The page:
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The plan from there was to catch the underloved Detroit heroes and always surprisingly good live band, Jamaican Queens. For once in their lives, at least, they packed a room past capacity. For the first time in two years, I was unable to get in to a Hopscotch show. (Only once, and this was it! Think about that big-city festival goers.) It was a tiny upstairs space, but good for them.
Somehow Mount Moriah has Foucault playing pedal steel. #hopscotch13 pic.twitter.com/BHIoULfsRS
— Brent S. Sirota (@BrentSirota) September 7, 2013
The back-up plan was to catch perpetually underrated Sub Pop rocker Scout Niblett in the third, well-hidden theater space of the huge Memorial Auditorium complex. Only made it for the last song, which was delicate in spots, mammoth and crunching in others. It was a chunk of grunge as classic rock gold, and a fleeting moment well worth catching.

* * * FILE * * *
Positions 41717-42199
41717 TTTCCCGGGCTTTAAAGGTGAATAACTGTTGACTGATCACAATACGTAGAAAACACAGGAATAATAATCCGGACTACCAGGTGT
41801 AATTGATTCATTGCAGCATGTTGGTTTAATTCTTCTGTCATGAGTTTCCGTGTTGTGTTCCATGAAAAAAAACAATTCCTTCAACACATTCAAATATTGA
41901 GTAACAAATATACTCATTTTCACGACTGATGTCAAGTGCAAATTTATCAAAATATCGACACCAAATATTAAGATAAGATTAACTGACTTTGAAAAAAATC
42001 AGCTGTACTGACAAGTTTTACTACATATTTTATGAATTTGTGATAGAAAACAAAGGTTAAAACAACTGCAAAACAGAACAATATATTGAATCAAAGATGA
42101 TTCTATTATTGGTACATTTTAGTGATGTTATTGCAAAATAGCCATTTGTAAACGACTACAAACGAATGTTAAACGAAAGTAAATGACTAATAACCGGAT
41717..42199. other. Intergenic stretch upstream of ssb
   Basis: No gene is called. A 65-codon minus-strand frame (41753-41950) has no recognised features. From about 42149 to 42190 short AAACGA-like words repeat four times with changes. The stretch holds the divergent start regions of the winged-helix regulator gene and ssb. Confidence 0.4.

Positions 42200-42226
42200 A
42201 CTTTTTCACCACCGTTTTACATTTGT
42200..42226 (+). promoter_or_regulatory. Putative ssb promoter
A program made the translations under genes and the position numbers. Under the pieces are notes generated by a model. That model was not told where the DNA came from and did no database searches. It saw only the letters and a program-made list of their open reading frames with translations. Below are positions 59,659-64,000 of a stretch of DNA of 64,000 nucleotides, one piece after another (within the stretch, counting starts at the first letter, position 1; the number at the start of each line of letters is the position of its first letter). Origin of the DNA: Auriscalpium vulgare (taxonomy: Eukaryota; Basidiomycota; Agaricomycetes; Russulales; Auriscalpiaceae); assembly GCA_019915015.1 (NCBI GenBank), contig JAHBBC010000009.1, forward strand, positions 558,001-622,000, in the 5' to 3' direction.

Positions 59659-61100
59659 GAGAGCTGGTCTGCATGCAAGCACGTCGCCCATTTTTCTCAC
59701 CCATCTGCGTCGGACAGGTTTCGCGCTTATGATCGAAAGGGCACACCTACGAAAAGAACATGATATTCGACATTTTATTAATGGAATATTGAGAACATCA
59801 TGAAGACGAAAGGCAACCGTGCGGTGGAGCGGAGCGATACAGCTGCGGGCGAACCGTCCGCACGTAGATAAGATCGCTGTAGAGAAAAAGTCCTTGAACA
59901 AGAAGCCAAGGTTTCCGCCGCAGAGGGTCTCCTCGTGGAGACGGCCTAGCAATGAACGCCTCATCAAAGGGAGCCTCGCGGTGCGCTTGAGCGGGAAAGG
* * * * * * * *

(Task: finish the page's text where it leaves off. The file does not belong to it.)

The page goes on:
It's hard to gush about a live band's "restraint" without sounding like a haughty jazz critic, trying to rationalize a performance that his ego depends on him enjoying. But there was no strain in loving Low's set, my favorite of the weekend. It was so minimal and economically executed that it took maybe four songs to realize, HOLY SHIT are Alan and Mimi Sparhawk good singers. They aren't showy, melismatic singers by any means but in an actual opera theater, with every sound held in the air in a pristine state, the purity of their harmonies can't be downplayed. The Duluth, MN, band's 2000 LP Things We Lost in the Fire is one of my favorite records of all time, because it's all quiet mystery and ominous lyrical puzzles that never lose their power on repeat. The set, a suitably rocking tour through a 15-year body of work, made me kind of ashamed and confused that I haven't kept up with them very religiously since. With this level of talent and control, there just must be gems on all of their recent records, even if I've been weirdly aloof in figuring out which ones they are. I left the room determined to correct that.